letter from Paul Revere Battalion?

Discussion in 'ROTC' started by debcst, Oct 14, 2011.

  1. debcst

    debcst Member

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    Did anyone else get a letter from the Paul Revere Battalion?

    My son got one (because he listed one of the schools on his AROTC application). Among other things, the letter said

    "if you applied to one of the 9 schools you may not receive a national scholarship offer for the future class of 2016 due to the limited availability of these types of offers. Do not be discouraged, as we anticipate the majority of our scholarship offers will come in the form of campus based offers to the most qualified of applicants. Selection results of these campus based offers will be announced by mid April 2012..."

    I am confused about the relationship of these scholarships to those granted by cadet command.

    Say my son receives a scholarship from cadet command, to a school or schools not in the Paul Revere Battalion. If he accepts that scholarship will that take him out of the running for one at a PRB college? If he wants to attend the PRB school does he have to gamble and decline any earlier cadet command scholarship offer in hopes of a later, campus based offer that may or may not come?

    Thanks in advance for any light you can shed on this!
     
  2. dunninla

    dunninla Member

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    He would accept the scholarship to one school (either he gets one offer, or multiple offers from which to choose) within approx. 30 days of receiving the offer.

    He would then, supposing the school he really wanted didn't offer him, work with Cadet Command to transfer his scholarship Award to the school he wants the most. I don't know the % of transfer approvals... I suspect under 30%, and I also suspect chances are higher earlier sooner in the award season than later.
     
  3. debcst

    debcst Member

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    So accepting an early offer elsewhere would indeed remove him from the later competition for a campus-based scholarship?

    Have these later, campus-based ones awarded to applicants who are still in high school been part of the picture in past years?

    I have read many old threads in order to understand the system, and it is my impression that in the past, the campus based scholarships were used for students already at the college, participating in ROTC? Or did I get that wrong?

    Thanks for your input.
     
  4. dunninla

    dunninla Member

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    Ah, I see your issue. When I read "campus-based" I assumed that meant after the student enrolled and competed for a 3.5, 3, etc. year scholarship while part of the program.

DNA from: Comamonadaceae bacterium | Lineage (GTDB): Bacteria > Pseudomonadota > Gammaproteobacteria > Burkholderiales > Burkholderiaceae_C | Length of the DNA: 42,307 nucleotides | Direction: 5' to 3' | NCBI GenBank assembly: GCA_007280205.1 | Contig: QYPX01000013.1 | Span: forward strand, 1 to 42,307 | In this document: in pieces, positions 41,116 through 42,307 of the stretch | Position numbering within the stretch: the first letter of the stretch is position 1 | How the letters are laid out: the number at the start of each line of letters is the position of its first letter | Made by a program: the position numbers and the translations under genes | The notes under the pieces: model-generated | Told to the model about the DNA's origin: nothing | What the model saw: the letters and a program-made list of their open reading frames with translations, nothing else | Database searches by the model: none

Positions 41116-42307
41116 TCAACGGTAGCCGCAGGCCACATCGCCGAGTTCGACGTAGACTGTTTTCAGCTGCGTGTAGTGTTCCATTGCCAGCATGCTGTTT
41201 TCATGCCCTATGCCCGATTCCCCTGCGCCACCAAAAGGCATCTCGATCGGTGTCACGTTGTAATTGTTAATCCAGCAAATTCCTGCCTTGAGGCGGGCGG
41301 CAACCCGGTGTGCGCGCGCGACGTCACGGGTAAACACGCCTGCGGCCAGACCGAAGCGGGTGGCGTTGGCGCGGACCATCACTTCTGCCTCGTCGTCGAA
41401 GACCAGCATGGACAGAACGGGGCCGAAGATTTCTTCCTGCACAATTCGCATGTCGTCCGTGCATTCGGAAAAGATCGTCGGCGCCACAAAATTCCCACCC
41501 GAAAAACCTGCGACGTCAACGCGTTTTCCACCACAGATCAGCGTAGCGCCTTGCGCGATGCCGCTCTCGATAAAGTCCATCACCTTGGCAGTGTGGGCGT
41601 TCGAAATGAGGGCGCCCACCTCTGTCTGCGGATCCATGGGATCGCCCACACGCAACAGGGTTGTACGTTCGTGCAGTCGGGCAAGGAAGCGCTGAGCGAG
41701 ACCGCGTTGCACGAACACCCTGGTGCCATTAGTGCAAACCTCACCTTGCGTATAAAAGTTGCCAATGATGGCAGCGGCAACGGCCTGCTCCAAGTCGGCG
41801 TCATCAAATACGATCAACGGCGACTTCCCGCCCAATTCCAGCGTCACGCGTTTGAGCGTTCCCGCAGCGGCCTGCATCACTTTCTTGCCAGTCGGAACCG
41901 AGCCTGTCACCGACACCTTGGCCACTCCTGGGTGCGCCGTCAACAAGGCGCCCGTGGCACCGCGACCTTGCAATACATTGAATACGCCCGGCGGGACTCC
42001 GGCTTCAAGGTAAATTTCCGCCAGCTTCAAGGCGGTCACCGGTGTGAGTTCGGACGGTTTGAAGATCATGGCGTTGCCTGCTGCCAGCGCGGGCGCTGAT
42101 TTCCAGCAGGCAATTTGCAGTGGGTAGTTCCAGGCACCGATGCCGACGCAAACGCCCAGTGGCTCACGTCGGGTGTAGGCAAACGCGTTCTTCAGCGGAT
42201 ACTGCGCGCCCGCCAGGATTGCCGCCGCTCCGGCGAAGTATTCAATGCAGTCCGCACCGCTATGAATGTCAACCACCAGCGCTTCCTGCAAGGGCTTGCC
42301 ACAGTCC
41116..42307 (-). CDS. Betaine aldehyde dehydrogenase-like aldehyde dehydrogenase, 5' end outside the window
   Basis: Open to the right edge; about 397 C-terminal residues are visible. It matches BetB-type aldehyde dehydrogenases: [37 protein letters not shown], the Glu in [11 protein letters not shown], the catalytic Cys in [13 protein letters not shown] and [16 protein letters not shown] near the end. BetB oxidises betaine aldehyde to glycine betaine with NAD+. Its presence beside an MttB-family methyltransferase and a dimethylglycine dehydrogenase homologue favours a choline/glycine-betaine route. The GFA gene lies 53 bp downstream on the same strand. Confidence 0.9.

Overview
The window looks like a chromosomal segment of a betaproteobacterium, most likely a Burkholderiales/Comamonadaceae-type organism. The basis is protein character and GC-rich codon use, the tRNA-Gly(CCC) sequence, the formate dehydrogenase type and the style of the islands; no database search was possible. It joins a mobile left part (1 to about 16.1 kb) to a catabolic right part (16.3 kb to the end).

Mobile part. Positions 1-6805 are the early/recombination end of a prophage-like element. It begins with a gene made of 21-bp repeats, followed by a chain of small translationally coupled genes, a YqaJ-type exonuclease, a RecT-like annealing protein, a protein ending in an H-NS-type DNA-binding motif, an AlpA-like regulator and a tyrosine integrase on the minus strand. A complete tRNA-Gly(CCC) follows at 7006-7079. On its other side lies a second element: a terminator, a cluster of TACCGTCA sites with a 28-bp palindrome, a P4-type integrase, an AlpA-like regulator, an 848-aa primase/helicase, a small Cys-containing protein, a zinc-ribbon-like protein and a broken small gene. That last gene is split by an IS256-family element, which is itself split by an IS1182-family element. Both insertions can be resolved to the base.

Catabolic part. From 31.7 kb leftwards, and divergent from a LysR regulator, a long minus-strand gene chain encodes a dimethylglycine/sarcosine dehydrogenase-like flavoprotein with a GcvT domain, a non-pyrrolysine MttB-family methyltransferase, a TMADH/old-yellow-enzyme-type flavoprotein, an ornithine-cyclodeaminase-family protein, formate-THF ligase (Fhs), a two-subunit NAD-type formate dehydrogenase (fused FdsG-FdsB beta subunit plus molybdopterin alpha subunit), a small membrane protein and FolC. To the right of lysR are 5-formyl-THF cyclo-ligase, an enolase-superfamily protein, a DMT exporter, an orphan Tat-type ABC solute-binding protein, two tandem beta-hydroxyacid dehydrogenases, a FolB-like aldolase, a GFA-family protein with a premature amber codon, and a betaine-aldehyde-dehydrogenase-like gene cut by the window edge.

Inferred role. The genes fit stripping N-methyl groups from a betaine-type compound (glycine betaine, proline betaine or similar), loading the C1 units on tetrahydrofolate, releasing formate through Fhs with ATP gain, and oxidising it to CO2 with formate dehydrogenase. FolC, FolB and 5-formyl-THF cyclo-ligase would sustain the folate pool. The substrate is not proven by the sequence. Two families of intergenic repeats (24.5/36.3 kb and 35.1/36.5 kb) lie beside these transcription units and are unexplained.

Now I'm thinking the letter was in error, and that it refers to a process than ended at least three years ago (some Cadet Command scholarships, some PMS issued scholarships).
     
  5. SCcandidate2015

    SCcandidate2015 Member

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    I just wanted to say, I had a really great, all-inclusive post going to respond to the original poster... and then I accidentally went to the previous page, and lost my entire post. I'm sorry. I don't even remember half of it, that's how brilliant and long it was. :p
     
  6. debcst

    debcst Member

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    Very confused- especially since a post several months ago said that the 2nd brigade had frozen all campus-based scholarships (PRB is part of the 2nd brigade).
     
  7. Marist College ROTC

    Marist College ROTC Member

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    All scholarship funds allocated for Mission Set 2016 have been reduced from $15 million to $8 million for the entire nation. Some percentage of that $8 million will become available for on campus scholarships, but this will happen in Fall 2012 after Cadet Command has assessed which Scholarship offerees have turned down their offers or been deemed unqualified. Even if 10% of the overall funds ($8 million) becomes available for on campus scholarships, that is still only $800,000. That needs to be split between 7 brigades. 2nd BDE has over 40 Battalions. That works out to less than $3,000 per Battalion if it is split evenly.

    I think the chances of any 2nd BDE Mission Set 2016 Cadet receiving an on campus scholarship to a private school is extremely unlikely. In my opinion, this should not be any higher than a Plan D.
     
  8. Jcleppe

    Jcleppe Member

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    I must say that the letter does seem to contradict the way things played out last year, of course a ROO that posts here has said that you can't look at past years as a guide to how this year will go, there are always changes.

    I'm going to take a wild stab at a theory. Since the Paul Revere Battalion is attached to MIT as the Host they may end up short of a perceived scholarship quota due the the difficulty of students gaining admission to the schools they list. There are always been cases where an applicant receives the scholarship but is not admitted to the school, this may leave the battalion with openings they can fill with campus scholarships to those who are accepted to each school. Just a thought.